U.S. District Court Judge Amy Berman Jackson has rejected Paul Manafort's bid to have Special Counsel Robert Mueller's case against him dismissed on the grounds the special counsel was operating under too broad a mandate when he issued an indictment for "money laundering and failing to register as a foreign agent for a Ukrainian political party."
“The indictment falls squarely within that portion of the authority granted to the Special Counsel that Manafort finds unobjectionable: the order to investigate ‘any links and/or coordination between the Russian government and individuals associated with the campaign,’” Jackson wrote.
“Manafort was, at one time, not merely ‘associated with,’ but the chairman of, the Presidential campaign, and his work on behalf of the Russia-backed Ukrainian political party and connections to other Russian figures are matters of public record,” the judge added. “It was logical and appropriate for investigators tasked with the investigation of ‘any links’ between the Russian government and individuals associated with the campaign to direct their attention to him.”
Manafort's legal team alleged Deputy Attorney General Rod Rosenstein overstepped when he granted Mueller the leeway to pursue “any matters that arose or may arise directly from the investigation," an assertion the judge also dismissed.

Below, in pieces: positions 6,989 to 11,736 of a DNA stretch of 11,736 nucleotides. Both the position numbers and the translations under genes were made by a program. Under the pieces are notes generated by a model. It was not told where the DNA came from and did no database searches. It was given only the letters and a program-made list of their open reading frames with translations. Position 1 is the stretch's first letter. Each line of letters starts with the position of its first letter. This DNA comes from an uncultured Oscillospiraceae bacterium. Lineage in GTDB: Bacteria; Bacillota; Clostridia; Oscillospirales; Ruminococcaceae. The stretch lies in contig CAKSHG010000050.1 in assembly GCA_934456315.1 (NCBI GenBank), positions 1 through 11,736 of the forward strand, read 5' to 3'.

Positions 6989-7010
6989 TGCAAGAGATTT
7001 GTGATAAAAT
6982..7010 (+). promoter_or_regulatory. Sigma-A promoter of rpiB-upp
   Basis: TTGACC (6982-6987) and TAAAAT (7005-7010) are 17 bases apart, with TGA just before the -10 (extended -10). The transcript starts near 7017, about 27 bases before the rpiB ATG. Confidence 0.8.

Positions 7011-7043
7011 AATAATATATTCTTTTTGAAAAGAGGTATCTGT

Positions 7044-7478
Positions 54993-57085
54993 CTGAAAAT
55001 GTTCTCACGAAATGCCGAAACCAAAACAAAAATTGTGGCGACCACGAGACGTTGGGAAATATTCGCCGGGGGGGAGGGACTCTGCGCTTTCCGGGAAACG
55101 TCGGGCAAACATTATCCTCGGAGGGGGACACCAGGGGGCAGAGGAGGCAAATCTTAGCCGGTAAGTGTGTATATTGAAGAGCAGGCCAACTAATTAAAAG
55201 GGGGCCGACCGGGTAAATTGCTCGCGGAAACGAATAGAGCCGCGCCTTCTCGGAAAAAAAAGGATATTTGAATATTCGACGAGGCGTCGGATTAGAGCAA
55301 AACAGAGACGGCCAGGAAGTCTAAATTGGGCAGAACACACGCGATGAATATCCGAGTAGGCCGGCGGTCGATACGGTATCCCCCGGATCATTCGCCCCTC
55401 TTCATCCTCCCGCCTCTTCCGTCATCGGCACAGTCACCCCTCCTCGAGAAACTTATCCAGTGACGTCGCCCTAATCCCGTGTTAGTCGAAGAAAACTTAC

First, she said, the subjects that Manafort was indicted for in federal court in Washington were part of Mueller’s basic focus, not some expansion of it. Second, she said, outsiders don’t have the authority to enforce the special counsel regulations, because they’re internal Justice Department policies. And third, she found that Rosenstein has validated the indictment through continuing consultation with and supervision of Mueller.
Manafort has a similar bid for dismissal pending on his case in Virginia where he has been charged with "bank fraud, tax evasion and failing to report foreign bank accounts." The judge there, T.S. Ellis III, openly has questioned the government's authority to prosecute Manafort on charges not explicitly tied to Russia.
Manafort could still lose his motion if Ellis agrees with Jackson that the special counsel regulations can’t be enforced by defendants or finds that Rosenstein approved an expansion of Mueller’s authority for the bank and tax fraud charges. Even if the judge does find a violation, it’s possible he won’t dismiss the case but will simply reassign it to federal prosecutors in Virginia.
Ellis has not yet issued a ruling on Manafort’s motion, but the judge set a deadline of this Friday for Mueller’s office to file with the court an August 2017 memo laying out the designated scope of the special counsel’s investigation.